FIGS. 1-2 are, respectively, perspective and cross-sectional views illustrating a cryotherapeutic system 100 configured in accordance with an embodiment of the present technology. The cryotherapeutic system 100 can include a guide catheter 102 and a treatment catheter 104. As shown in FIGS. 1-2, the treatment catheter 104 can be configured for insertion into and through the guide catheter 102. In some embodiments, the guide catheter 102 can be 8 French or smaller (e.g., 7 French, 6 French, or smaller). The guide catheter 102 can include a guide passage 125 through which the treatment catheter 104 can be axially advanced and retracted. The cryotherapeutic system 100 can further include a guide wire 113 that can facilitate introducing the guide catheter 102 and/or the treatment catheter 104 to a desired location within the vessel or lumen. For example, during a treatment procedure, the guide wire 113 can be introduced percutaneously or through a natural anatomical orifice of the patient and advanced along a suitable catheterization path. Imaging (e.g., ultrasound, fluoroscopy, or another suitable imaging modality) can be used to aid in navigating the guide wire 113. Once in position, the guide catheter 102 can be advanced over the guide wire 113 and the treatment catheter 104 can subsequently be advanced through the guide passage 125 and over the guide wire 113. In other embodiments, the guide catheter 102 and the guide wire 113 can be introduced simultaneously. In still other embodiments, the guide catheter 102 and the treatment catheter 104 can be configured for use without a guide wire 113.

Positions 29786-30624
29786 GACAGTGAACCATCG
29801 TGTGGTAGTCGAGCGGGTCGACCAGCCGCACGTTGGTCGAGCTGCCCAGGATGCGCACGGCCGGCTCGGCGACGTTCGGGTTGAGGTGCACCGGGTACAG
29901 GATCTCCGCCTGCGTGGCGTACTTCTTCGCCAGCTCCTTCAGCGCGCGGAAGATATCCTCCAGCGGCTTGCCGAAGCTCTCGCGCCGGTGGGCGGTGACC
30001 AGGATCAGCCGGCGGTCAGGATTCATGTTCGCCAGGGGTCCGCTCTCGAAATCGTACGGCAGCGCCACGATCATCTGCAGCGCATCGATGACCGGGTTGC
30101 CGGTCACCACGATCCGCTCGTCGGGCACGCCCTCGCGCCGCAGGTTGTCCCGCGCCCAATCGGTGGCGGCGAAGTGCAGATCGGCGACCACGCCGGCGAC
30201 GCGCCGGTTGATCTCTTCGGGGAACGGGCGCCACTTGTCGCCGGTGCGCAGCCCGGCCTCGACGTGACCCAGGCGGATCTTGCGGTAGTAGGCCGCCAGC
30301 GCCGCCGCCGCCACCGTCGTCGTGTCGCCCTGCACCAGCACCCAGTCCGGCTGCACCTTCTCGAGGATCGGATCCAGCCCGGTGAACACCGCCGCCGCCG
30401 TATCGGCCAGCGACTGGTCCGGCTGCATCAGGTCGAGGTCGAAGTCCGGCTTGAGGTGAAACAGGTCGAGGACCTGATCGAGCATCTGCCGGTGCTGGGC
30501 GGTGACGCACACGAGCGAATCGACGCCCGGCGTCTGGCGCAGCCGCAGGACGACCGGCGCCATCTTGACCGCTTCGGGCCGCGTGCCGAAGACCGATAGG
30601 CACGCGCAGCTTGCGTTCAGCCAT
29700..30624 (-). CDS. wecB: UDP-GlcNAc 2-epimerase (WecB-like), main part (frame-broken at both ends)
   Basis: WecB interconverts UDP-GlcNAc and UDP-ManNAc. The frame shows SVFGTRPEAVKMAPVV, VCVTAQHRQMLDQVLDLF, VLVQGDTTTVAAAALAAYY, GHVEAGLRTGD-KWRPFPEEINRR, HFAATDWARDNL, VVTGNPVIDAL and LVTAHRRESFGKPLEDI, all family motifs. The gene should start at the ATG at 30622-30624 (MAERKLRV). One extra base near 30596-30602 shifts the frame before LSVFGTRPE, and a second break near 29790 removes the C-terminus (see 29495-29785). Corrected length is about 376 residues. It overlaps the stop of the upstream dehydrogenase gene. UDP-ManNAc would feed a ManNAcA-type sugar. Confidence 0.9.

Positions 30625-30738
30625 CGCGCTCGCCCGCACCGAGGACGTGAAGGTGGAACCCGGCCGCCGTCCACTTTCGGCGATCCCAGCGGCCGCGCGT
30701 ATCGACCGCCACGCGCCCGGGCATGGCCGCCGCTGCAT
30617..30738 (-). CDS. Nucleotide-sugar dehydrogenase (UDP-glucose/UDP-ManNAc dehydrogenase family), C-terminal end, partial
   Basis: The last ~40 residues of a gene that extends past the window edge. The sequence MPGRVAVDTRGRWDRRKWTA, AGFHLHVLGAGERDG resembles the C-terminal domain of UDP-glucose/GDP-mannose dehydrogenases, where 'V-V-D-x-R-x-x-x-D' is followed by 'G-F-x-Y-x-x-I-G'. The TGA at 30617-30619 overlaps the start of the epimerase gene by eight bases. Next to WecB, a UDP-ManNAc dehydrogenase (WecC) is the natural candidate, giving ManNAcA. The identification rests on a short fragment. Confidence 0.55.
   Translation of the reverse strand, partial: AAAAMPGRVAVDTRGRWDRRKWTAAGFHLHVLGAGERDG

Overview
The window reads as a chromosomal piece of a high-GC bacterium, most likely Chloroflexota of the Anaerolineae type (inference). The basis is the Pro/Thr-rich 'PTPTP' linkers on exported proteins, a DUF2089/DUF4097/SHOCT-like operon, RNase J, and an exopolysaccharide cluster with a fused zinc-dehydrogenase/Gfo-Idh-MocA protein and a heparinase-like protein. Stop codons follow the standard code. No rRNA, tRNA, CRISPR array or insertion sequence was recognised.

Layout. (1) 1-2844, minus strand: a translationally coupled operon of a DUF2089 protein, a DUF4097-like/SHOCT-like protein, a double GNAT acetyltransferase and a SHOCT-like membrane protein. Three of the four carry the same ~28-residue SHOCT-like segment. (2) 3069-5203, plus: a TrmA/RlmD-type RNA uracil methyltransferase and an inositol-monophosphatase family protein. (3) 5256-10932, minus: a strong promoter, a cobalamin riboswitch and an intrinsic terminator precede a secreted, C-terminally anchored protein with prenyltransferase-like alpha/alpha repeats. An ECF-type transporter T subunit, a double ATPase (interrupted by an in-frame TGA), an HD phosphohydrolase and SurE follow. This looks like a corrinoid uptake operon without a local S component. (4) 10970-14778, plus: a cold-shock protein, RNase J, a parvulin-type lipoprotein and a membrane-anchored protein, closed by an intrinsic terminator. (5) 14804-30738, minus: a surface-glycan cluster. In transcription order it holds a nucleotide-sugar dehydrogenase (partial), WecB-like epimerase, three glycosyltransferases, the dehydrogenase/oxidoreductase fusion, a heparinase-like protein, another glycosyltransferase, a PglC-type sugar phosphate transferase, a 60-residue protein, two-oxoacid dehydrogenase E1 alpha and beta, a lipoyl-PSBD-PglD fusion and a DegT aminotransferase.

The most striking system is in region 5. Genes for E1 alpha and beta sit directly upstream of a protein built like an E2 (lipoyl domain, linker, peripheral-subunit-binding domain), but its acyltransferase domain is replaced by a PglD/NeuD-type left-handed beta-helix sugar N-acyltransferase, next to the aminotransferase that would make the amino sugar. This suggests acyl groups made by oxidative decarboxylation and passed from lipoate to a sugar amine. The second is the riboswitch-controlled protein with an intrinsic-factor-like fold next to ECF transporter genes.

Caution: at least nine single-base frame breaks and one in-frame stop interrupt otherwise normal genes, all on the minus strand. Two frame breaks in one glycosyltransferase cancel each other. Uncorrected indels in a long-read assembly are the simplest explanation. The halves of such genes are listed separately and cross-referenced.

The treatment catheter 104 can include an elongated shaft 108 and a balloon 110 at a distal portion 112 of the shaft 108. The shaft 108 can be configured to locate the distal portion 112 within a vessel or lumen of a human patient. The treatment catheter 104 can further include a guide lumen 114 and a supply lumen 116 extending along at least a portion of the shaft 108, and the supply lumen 116 can have an orifice 118 within the balloon 110. The balloon 110 can extend from a stepped-down segment 120 of the distal portion 112 to an outer surface of the guide lumen 114. The supply lumen 116 can be configured to supply high-pressure refrigerant to the balloon 110 via the orifice 118. The high-pressure refrigerant can change phase from a liquid to a gas within the balloon 110, which can expand and cool the balloon 110. The treatment catheter 104 can also have an exhaust passage 122 extending proximally from the balloon 110 along at least a portion of the shaft 108 (e.g., around the guide lumen 114 and the supply lumen 116) to the atmosphere or an extracorporeal containment vessel (not shown). During operation, refrigerant flows to the balloon 110 through the supply lumen 116 and out of the balloon 110 via the exhaust passage 122. The exhaust passage 122 can have a greater free-passage area than the supply lumen 116 to accommodate the lower density of expanded refrigerant relative to the high-pressure refrigerant within the supply lumen 116.

As shown in FIGS. 1-2, the treatment catheter 104 can be configured to extend beyond a distal opening 123 of the guide catheter 102. For example, during a treatment procedure, at least a portion of the distal portion 112 of the shaft 108 can extend beyond the distal opening 123 to locate the balloon 110 at a desired treatment location spaced apart from the distal opening 123. When the balloon 110 is outside the guide passage 125 of the guide catheter 102, the balloon 110 can radially expand to a diameter greater than the diameter of the guide passage 125.